Software Defined Networking, or SDN for short, is one of those buzzwords that is a bit difficult to understand and put into context. When one hears the acronym for the first time, one might wonder what this is all about. After all, a network represents the hardware that connects devices and not the software. But this first thought obviously misses the word ‘defined’ in the acronym.
The idea behind SDN is that instead of configuring each router in the network manually, one has a central instance on which the complete network is planned and configured. Once done and tested, the configuration can then pushed from a central point to all network components. No need to ‘ssh’ into individual routers anymore to make configuration changes like in the past. In other words, SDN is a new way of configuring routers and switches in a network and making changes later-on.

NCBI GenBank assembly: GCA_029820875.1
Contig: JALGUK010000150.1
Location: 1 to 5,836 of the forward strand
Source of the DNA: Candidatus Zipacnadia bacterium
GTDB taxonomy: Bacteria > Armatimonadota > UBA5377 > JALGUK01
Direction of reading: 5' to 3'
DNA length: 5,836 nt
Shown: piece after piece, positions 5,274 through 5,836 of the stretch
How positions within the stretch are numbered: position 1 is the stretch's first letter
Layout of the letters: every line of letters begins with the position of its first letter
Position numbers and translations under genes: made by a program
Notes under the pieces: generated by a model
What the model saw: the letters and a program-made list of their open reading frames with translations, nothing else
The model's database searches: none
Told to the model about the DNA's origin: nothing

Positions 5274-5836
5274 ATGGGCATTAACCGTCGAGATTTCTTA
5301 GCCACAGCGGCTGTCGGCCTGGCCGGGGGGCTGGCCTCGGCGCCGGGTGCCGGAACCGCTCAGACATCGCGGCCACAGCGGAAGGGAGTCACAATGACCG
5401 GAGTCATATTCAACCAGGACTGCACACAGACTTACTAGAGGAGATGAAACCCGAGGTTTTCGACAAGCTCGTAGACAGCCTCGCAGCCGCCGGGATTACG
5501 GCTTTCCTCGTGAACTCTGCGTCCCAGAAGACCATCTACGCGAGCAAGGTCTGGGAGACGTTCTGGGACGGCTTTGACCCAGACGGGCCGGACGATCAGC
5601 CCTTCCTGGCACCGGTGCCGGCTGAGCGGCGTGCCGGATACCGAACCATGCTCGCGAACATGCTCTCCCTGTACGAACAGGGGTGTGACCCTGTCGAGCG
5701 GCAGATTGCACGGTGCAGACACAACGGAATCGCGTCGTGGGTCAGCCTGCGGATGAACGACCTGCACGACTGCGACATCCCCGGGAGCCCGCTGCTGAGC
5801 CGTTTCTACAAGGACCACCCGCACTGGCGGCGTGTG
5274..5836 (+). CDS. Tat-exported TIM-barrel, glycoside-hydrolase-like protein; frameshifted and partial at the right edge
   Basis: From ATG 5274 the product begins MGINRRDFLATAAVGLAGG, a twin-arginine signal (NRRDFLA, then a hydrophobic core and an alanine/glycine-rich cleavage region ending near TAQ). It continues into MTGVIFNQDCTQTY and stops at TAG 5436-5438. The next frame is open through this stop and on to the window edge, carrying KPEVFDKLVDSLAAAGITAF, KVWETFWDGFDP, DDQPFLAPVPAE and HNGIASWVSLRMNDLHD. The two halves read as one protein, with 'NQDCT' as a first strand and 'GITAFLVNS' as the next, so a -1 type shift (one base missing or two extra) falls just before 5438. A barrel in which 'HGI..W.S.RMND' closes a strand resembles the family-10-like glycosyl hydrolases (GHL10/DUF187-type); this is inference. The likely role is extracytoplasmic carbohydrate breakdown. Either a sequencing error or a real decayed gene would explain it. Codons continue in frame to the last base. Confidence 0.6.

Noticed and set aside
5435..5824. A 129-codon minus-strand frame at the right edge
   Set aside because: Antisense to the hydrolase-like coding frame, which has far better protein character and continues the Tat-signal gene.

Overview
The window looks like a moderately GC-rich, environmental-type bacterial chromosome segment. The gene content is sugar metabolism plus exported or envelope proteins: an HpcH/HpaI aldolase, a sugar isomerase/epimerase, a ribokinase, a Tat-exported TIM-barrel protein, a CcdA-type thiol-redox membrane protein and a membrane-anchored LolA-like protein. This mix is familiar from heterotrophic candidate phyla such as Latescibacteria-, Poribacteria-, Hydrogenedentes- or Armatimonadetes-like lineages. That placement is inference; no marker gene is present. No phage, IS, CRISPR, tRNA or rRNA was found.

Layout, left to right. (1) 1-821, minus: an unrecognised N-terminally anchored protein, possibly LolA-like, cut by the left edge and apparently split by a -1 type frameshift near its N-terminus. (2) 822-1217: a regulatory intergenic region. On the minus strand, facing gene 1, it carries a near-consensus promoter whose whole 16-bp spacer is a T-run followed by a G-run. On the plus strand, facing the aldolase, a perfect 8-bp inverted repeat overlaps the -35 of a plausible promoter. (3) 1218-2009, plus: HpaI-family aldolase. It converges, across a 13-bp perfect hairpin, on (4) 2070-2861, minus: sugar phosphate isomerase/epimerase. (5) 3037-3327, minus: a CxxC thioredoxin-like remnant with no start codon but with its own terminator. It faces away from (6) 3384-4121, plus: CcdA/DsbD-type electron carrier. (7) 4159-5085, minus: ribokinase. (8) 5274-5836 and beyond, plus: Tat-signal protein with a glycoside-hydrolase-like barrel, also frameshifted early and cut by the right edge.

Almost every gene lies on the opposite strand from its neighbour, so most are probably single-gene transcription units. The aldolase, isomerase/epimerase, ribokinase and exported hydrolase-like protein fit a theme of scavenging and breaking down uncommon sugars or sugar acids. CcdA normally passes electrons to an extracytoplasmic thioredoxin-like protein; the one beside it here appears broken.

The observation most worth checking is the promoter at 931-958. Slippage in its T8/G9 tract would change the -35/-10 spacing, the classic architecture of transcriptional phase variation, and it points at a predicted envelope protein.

Still, that sounds quite abstract and a real example would come in handy to better understand the concept and its implementation. I recently came across this video by Ulf Fischer, recorded at DENOG12 late last year, that gives a good example of how a traditional network in a company was replaced by new network components that are configured the SDN way. And it’s really interesting to see how that works in this example: The configuration is done in a central place and pushed to a git repository. A deployment pipeline software (no, not Jenkins…) automatically fetches the configuration from the git server, tests it in a virtual testbed, and finally deploys the configuration in the live network.